Carlos Roqué, Product Manager at Magic Leap, shows us what it’s like to be at the forefront of innovation in the world of VR. With additional insights from his experience at Facebook and other notable companies, this week’s rundown will illuminate another compelling side of Product.
Question [00:01:05] My first question — which I’ve been asking all of our guests — is whether you ever wondered about how the biggest services and brands were developed when you were growing up, and how people interacted with them?
I did; Specifically Nike.
I thought about this question because this company always was a part of my life, and it’s probably my age now that I realized it’s the mixture of design and engineering, but they’ve also managed to achieve an affinity that people seem to have for that brand.
I’d say that Nike is probably the one brand that I did consistently think about, no matter what age I’ve been at, no matter what stage I’ve been at, they’ve managed to stick around.
Question [00:03:42] What about your academic background? How did it contribute to your current position as a PM, what did you gather from your studies?
Carlos [00:04:02] There isn’t a particular class or curriculum I would say that got me into Product Management. However, I would say that the format of my college is one that was based very heavily on questioning and answering.
This is not necessarily that you as a student pose a question to the professor and expect them to give you some elegant, thoughtful response. It’s that they expect that of the students as well. So you were in these smaller, what they called precepts, and so you had to bring your opinion, you had to defend your opinion and if your opinion wasn’t defensible, you just lost and you walked away from that.
I would sort of reflect on that and say that the question-answer format is something that I bring with me today. It ensures that if you’re willing to offer some insight, ensure that the insight is defensible, and ensure that that insight is rooted in some thought. And then some logic and math that you kind of did before you offered it to the public.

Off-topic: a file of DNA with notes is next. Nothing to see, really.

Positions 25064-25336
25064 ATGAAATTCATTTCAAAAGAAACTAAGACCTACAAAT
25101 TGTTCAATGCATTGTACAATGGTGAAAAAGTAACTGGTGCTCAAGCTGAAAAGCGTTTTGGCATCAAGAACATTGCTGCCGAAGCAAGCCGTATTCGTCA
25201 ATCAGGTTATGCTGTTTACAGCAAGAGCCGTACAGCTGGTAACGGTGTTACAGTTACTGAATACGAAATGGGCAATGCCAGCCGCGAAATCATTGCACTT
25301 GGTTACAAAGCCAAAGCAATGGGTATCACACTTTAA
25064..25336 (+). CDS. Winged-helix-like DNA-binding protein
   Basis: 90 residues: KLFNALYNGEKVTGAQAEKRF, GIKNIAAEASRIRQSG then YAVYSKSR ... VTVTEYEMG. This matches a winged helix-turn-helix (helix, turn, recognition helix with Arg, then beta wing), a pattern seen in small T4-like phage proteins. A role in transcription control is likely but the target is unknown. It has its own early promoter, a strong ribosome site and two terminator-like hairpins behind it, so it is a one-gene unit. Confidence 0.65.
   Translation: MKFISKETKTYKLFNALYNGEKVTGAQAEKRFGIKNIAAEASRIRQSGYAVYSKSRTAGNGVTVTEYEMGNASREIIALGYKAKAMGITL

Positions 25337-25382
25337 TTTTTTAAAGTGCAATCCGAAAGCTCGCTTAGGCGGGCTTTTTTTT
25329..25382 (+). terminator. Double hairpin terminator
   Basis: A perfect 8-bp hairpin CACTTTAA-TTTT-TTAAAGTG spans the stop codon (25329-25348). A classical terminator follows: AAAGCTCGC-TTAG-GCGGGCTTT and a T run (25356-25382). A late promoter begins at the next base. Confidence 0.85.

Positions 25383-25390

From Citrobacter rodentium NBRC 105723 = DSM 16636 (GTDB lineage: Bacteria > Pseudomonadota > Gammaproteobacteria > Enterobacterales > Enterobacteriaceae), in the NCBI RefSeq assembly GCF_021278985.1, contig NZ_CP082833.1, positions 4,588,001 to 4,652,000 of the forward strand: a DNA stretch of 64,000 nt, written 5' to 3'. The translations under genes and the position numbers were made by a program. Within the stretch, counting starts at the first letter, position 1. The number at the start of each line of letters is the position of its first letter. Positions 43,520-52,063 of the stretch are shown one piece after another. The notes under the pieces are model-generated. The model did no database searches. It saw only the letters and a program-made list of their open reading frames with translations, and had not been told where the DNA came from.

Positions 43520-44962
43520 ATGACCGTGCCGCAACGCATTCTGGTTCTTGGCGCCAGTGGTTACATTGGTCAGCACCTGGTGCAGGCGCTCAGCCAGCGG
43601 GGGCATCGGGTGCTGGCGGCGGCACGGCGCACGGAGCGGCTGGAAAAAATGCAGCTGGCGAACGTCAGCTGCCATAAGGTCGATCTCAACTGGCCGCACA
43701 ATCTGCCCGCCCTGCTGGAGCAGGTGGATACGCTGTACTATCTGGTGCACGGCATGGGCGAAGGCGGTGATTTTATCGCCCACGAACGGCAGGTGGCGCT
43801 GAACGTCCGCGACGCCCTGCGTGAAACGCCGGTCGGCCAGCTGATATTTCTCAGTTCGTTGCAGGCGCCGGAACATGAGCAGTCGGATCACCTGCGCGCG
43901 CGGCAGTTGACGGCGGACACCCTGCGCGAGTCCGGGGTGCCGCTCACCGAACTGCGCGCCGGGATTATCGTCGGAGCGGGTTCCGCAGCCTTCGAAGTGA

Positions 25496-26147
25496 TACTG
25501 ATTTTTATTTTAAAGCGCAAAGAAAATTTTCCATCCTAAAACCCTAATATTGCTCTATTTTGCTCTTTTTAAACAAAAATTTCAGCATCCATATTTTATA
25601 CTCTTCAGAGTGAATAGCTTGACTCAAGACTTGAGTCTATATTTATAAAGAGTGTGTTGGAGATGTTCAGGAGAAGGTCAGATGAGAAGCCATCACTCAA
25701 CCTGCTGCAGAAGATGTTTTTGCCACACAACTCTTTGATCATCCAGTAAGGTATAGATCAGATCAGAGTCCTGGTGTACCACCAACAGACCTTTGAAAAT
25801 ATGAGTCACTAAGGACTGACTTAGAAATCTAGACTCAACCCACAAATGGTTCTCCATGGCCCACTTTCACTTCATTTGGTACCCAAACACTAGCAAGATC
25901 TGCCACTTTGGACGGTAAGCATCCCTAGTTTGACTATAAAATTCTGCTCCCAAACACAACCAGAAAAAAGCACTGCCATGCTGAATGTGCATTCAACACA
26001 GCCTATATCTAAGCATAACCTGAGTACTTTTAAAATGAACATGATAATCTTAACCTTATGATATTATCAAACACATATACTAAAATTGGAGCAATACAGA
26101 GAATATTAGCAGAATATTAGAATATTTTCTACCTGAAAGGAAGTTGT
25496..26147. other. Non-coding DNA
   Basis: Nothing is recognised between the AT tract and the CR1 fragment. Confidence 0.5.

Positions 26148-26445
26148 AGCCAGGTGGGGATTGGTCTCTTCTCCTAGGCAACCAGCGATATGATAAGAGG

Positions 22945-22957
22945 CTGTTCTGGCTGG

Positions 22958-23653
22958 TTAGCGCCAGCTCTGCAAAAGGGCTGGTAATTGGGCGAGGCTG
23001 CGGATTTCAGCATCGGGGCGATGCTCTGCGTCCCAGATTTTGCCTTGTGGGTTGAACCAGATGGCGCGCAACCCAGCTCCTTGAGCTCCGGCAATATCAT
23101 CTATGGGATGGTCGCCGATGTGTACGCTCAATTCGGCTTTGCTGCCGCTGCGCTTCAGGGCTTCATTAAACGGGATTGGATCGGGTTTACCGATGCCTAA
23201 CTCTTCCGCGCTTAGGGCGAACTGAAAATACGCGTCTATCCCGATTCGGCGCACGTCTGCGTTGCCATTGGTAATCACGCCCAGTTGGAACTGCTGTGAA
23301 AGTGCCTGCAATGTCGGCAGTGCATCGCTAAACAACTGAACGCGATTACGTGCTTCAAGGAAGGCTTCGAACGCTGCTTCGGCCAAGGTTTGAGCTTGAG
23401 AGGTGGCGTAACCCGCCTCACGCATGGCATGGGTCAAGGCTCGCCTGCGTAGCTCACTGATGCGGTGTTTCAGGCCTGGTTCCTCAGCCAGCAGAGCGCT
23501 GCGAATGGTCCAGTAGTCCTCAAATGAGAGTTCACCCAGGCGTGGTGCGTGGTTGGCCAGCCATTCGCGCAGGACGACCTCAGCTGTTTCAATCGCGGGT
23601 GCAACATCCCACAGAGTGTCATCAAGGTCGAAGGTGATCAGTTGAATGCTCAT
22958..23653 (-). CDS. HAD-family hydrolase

Question [00:05:40] How did you land your first Product gig at Facebook when you didn’t have much previous experience in the field?
Carlos [00:06:00] I would say it was a series of fortunate events. I had a lot of smart people that were generous with their time, and I was fortunate enough to be at Facebook at an early enough point where a lot of the structure was still coming together.
There was a lot of people that were very thoughtful and welcoming of curiosity; welcoming of a young person who was asking questions which was very appreciated. There are many smart people in and around that company that were willing to impart the knowledge that they accumulated or that they themselves had learned on the job and didn’t want people repeating similar mistakes that they’d made.
I was lucky to be able to be in a room full of smart people consistently and was able to be quiet for long enough and listen for long enough that I was able to bridge that gap very quickly. I can confidently say that it, that clip at which I learned and I’d closed would have been a lot longer if it weren’t for having been at Facebook that early, and in a position where people were willing to share their information and be so generous.
Question [00:09:20] After that, you joined Percolate, which is an enterprise services company. How did it feel to transition from this massive consumer app to a targeted business services company?
Carlos [00:09:20] There’s two forms of response for this, and one of them has to do with the minute scale. The other one’s on a larger scale, and I’ll start at the there: The sales cycle was something that forced me to reevaluate how I thought about things, how the speed at which I thought about things, and also how I expected these ideas and thoughts to materialized. And also just the way an enterprise customer might dictate terms, and if it’s a large enterprise client, you understand that you might have to pivot and reevaluate what you’d initially had as an instinct or as intuition.